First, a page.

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9C-23H/C American Standard: Does the seat for the stem take an o-ring? I replaced the seats but the drip got worse.


There are three things to replacing a washer seat, after you turn the water off, open the valve before you replace it, most people take the stem nut out first, then putting it back over compresses it unless the valve is open.
Check the seat, this is not the rubber washer at the end of the stem. The seat is in the fixture, most can be removed with a special wrench.
Last but not least is the over tightening the valve to stop the water. Water wont stop instantly and it important to remember that. Turn the water of lightly when you are done, wait a moment to see what happens when the residual water drains. Then tighten more if necessary.

Feb 22, 2016 | American Standard Plumbing

Tip

How to repair a washer-type faucet


REPAIRING A LEAKY WASHER-TYPE FAUCET

  • Washer-type faucets work with a rubber or composition washer that closes onto a metal washer seat (Fig. 1). The washer can become hardened, worn or the seat wears, causing the faucet to leak. You can close the faucet tighter to stop the leaking temporarily, but this increases the internal damage to the faucet.

  • To repair the leak, first turn off the water. If there's a shutoff valve beneath the fixture, turn off the water at that point. Otherwise, turn it off at the main house shutoff valve in the basement, utility room, or crawlspace. Turn off the hot water supply at the water heater.

  • Take the faucet apart by removing the handle (this may not be necessary on some older faucets). Loosen the Phillips-head screw, which usually is beneath a decorative cap in the center of the handle. The cap either unscrews or snaps off when you pry it with a knife blade. If you must use pliers on decorative faucet parts, pad them with electrical tape or cloth to protect the finish. And take special care with the plastic parts found on many modern faucets. Next, lift or pry the handle off its broached stem. Unscrew the packing nut beneath the handle, exposing the rest of the stem. Remove the stem by rotating it in the "on" direction. It will thread out. Reinstall the handle if you have difficulty turning it (Fig. 1). Clean chips from the faucet cavity, but do not use harsh abrasives or a file.

  • Examine the stem. If the threads are badly corroded or worn, take it to your retailer and get a new stem to match. Clean the stem if it's dirty.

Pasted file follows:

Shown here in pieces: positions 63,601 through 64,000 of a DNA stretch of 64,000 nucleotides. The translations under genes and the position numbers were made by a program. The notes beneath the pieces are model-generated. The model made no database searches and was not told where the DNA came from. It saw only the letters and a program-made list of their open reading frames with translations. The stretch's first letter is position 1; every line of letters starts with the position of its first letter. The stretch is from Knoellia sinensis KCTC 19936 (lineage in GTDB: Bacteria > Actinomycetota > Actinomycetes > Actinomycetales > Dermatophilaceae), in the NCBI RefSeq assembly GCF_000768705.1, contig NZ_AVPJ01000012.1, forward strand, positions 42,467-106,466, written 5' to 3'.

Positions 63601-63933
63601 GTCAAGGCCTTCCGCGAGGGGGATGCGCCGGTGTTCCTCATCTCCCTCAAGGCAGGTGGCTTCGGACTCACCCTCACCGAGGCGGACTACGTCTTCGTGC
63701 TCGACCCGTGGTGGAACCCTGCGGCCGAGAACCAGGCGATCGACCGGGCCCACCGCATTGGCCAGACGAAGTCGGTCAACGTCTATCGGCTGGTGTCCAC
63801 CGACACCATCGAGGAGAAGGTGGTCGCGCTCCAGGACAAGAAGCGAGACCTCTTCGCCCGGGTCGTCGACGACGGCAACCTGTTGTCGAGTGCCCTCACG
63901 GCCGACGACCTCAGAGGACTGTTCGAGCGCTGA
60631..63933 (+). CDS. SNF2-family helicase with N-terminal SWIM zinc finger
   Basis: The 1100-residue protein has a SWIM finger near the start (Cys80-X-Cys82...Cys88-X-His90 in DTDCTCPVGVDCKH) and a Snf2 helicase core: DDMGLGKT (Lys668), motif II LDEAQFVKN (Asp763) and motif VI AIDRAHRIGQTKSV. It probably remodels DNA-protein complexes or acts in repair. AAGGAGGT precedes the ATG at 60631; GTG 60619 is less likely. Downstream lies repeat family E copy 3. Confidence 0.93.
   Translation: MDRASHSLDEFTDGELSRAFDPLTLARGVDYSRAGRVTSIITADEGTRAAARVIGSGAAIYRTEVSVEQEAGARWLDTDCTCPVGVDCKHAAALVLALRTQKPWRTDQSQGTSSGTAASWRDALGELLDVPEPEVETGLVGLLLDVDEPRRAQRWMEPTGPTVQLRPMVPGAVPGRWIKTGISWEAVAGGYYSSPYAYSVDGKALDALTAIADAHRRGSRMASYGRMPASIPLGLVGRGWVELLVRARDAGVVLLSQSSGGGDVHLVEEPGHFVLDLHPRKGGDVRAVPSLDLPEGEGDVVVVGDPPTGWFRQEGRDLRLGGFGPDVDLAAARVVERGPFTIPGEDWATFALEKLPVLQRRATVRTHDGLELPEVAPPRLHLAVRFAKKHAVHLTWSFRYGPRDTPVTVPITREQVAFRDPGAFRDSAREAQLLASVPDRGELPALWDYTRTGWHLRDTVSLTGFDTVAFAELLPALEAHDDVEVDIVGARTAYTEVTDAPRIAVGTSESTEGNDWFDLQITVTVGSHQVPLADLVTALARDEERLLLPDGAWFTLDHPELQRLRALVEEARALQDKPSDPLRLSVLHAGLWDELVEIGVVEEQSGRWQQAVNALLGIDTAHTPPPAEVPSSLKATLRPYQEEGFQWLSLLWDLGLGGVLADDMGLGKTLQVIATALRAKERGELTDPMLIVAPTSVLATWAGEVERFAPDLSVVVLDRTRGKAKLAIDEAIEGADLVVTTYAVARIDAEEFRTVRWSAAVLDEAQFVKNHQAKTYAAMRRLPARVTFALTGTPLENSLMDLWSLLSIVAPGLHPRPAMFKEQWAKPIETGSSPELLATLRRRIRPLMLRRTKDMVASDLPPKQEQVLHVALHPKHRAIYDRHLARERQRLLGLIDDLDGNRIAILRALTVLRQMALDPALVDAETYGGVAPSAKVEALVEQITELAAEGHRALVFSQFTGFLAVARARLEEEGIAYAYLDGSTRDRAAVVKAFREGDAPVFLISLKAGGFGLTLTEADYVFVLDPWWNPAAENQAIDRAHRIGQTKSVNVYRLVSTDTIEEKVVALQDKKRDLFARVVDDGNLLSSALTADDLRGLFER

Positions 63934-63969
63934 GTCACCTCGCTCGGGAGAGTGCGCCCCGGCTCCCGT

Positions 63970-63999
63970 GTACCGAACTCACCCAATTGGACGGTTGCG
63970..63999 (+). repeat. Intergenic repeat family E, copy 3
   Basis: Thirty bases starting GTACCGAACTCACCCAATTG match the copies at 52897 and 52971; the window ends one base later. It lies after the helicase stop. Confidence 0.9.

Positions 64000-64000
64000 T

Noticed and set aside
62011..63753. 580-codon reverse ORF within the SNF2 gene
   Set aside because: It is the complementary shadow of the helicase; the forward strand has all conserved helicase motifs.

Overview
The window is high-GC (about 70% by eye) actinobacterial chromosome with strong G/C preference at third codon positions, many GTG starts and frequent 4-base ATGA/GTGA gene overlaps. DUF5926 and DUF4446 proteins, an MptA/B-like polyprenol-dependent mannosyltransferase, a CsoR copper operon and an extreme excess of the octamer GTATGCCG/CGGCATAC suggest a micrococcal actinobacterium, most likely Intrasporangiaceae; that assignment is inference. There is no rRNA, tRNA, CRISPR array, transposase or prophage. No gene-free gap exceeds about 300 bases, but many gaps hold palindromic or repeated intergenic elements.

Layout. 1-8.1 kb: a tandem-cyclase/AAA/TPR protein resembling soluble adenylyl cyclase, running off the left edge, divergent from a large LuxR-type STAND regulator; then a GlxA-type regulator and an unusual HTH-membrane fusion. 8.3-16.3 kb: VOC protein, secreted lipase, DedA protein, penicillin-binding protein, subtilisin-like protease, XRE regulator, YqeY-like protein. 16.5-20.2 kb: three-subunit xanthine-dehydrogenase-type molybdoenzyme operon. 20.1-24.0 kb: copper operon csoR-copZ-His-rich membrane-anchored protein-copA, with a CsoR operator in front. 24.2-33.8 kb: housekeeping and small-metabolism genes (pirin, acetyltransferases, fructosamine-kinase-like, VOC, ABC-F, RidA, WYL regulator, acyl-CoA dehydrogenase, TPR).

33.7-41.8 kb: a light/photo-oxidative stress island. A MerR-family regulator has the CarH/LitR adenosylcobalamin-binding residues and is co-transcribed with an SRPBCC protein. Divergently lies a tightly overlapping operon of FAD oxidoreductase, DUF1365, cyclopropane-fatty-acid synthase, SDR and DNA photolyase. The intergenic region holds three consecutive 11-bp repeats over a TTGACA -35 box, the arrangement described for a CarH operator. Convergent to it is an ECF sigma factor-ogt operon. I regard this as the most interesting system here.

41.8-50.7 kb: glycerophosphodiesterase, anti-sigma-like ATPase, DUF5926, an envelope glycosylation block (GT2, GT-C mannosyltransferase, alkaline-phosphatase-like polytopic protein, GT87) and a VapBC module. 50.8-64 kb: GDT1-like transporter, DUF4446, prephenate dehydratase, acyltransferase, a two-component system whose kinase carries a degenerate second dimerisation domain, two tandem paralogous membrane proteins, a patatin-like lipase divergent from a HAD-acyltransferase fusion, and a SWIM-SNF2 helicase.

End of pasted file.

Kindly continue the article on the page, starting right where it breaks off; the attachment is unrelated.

• Now look at the washer, which is located on the lower end of the stem and held in place by a brass screw. If the washer is squeezed flat or has a groove worn in it, replace it–this should stop any dripping. Take the washer with you to your dealer to ensure an exact match in size and style. If the brass screw is damaged, too, replace it with a new brass screw.

  • The washer seat is located inside the faucet body. You probably can't determine if the washer seat is causing the leak just by looking at it. Any faucet that needs frequent washer replacement obviously has a damaged seat. The seat should either be refaced with a seat-dressing tool. A seat-dressing tool is not costly. Every home with washer-type faucets needs one. Use the tool according to the manufacturer's directions, placing it in the faucet along with the packing nut. Then rotate (Fig. 2) until the seat is smooth, and blow out the chips.

  • Some washer seats can be unthreaded and replaced. Check the faucet body with a flashlight to see if it has a square or hexagonal hole through its center or is slotted for a screwdriver; if so, it is replaceable. However, if the seat simply has a round hole through its center and no slots, it is not replaceable. In this case, dress it with a seat-dressing tool. To replace it, you'll need a faucet seat wrench, which comes with a combination of square and hex heads to fit most faucet seats. Turn the washer seat counterclockwise to loosen, clockwise to tighten (Fig. 3). Add a little silicone rubber sealant (RTV) or pipe joint compound around the threads of the seat before you install it to make it easier to remove during future repairs.

  • It's important to install the correct type of faucet washer (Fig. 1, bottom). A swiveling washer (C) is preferable to either (A) or (B). To install washer style (C), file the shoulder off the end of the stem, drill out the threads of the screw hole. Instead of rubbing against the seat as it closes, a swiveling washer closes with a straight-down, frictionless action – this allows it to outlast fixed washers.

  • Following this seat and washer service, your faucet should be like new. Put the parts back together in the reverse order of taking them apart. Spread a bit of petroleum jelly or silicone grease on the threads of the stem to lubricate the faucet's action.

  • If the faucet leaks around the stem rather than from the spigot, install new packing. You may want to install one of the newer nylon-covered or graphite-impregnated packings–their lubrication allows the faucet handle to turn more freely. Wrap one turn of this packing around the stem just beneath the packing nut (Fig. 1). Use three complete wraps if you're applying string-type packing. Some stems use O-rings, rather than packing. For these stems, replace the O-ring with a matching one to stop a leak. Hand tighten the packing nut, then tighten it another half-turn.

on Jan 16, 2010 | Plumbing

1 Answer

How do i fix e5 on the dishwasher


Three common causes.
  1. Defective solenoid water inlet valve
  2. Plugged water inlet filter
  3. Defective stop valve located where the inlet hose connects to the water line.
Problem 1 usually no water will enter. It usually works or not.
Problem 2 and 3 the situation is the tub begins not to fill and over time the filter closes completely or the stop valve plugs completely.

If you open the door after the fill cycle and you have not heard the unit fill it is most likely the fill solenoid. Partially filled need to look at the stop valve. The rubber washer of the valve deteriorates and loosens relocating over the hole plugging the water from going through. When you try to shut off the valve it in most cases will not close water tight. You can replace the stem and washer if you can find the same hardware type.